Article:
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Indirect effects of ecosystem engineering by insects in a tropical liana

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Henriques, NR; Cintra, F; Pereira, CC; Cornelissen, T

NA

2019

ARTHROPOD-PLANT INTERACTIONS

13

499-504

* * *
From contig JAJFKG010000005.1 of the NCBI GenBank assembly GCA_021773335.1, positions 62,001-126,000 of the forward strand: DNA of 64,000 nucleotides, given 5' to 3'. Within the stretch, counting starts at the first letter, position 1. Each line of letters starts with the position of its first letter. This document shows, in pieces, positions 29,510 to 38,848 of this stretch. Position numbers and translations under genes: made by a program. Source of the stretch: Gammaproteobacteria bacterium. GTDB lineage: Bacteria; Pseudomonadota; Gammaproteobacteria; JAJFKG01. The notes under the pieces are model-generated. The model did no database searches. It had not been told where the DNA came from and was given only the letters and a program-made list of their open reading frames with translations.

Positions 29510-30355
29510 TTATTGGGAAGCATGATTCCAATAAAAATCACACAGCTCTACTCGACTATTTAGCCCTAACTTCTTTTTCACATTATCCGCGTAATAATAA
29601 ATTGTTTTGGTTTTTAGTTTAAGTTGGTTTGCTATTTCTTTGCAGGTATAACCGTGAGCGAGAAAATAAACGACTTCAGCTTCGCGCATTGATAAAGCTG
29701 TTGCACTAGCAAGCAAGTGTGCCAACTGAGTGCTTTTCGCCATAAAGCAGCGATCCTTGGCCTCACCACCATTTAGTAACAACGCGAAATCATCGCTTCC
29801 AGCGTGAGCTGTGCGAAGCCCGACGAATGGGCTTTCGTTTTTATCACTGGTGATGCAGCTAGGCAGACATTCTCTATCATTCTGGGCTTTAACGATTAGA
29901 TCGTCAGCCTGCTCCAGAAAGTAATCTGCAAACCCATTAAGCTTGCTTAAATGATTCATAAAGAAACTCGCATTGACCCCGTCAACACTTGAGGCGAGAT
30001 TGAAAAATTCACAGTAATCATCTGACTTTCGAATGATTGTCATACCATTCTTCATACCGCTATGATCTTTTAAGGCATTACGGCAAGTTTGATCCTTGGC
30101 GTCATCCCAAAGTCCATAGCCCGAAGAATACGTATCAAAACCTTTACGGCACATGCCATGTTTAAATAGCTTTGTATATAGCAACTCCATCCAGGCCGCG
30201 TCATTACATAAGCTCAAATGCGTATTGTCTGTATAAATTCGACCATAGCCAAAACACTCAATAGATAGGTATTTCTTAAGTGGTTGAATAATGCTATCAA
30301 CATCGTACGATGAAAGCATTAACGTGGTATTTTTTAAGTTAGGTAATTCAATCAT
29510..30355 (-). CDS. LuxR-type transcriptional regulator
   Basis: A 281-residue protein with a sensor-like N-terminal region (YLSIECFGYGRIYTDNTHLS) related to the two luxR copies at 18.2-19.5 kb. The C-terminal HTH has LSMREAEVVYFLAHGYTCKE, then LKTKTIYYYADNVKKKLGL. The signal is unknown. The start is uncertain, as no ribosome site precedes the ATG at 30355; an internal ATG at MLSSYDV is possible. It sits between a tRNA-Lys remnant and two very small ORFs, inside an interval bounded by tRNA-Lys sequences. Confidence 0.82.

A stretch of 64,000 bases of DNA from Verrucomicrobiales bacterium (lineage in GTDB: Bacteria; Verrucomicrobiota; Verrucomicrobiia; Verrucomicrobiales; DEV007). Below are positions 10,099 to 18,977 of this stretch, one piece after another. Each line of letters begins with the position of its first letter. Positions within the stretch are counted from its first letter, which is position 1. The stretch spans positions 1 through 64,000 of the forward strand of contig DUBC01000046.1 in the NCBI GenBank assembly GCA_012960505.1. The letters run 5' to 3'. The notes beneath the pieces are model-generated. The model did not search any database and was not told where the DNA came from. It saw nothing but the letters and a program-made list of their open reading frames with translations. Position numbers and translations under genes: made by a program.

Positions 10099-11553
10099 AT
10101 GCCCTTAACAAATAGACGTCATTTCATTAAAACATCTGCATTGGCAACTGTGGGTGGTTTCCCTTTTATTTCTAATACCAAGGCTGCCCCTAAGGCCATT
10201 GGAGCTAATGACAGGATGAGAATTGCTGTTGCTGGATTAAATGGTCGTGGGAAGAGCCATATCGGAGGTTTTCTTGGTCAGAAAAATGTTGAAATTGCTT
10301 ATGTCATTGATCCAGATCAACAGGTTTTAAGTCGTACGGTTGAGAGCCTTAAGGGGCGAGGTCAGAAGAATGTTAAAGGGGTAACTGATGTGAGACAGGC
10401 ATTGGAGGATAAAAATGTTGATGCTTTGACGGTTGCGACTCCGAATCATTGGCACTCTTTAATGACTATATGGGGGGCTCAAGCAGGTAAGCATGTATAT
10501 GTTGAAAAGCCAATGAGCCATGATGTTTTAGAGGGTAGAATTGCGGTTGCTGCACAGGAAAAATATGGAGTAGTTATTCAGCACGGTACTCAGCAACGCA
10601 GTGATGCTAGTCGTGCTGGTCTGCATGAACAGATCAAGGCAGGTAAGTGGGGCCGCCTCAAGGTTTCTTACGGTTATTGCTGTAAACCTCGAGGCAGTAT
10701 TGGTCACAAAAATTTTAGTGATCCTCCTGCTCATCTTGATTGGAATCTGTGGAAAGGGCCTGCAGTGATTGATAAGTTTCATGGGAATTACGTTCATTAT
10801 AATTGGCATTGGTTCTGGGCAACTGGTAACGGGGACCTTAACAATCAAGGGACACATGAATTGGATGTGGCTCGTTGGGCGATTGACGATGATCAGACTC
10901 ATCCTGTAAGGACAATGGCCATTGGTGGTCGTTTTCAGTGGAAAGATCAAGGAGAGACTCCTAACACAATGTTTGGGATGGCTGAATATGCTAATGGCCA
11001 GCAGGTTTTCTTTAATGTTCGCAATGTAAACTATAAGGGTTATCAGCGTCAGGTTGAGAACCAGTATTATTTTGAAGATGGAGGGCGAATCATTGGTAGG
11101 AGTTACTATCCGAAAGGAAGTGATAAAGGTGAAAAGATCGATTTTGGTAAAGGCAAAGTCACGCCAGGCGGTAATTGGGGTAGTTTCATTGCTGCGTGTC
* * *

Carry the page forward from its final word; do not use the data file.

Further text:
Insects might impact communities and ecosystems through processes that are not trophic, via ecosystem engineering. In this study, we experimentally evaluated the role of the caterpillars Pandemis sp. as habitat modifiers in the tropical liana Trigonia rotundifolia. Specifically, we examined their effects on the abundance and richness of arthropods that secondarily colonize leaf-rolls (shelters) built by the caterpillars, as well as indirect effects that influence plant herbivory. Two experiments were conducted in the field to evaluate the role of natural and artificial rolls on community structure and plant damage. Plants with artificial leaf-rolls hosted 2.2 times more arthropods than plants without shelters and they had 1.5 times higher richness compared to control plants. Plants with natural shelters exhibited significantly lower arthropod richness than plants with artificial shelters or control plants, but arthropod abundance did not differ among treatments. Although plants with leaf-rolls hosted significantly more arthropods, arthropod species composition did not differ amongst treatments, as Formicidae was the most frequent group in all treatments. Herbivory was almost 3 times higher in plants with leaf-rolls compared to plants with no rolled leaves, indicating that the effect of increased arthropod abundance, and especially herbivore abundance, might influence leaf damage in plants with leaf-rolls. We demonstrate the strong impact of Pandemis as a habitat modifier on community structure as well as on community processes through indirect effects.

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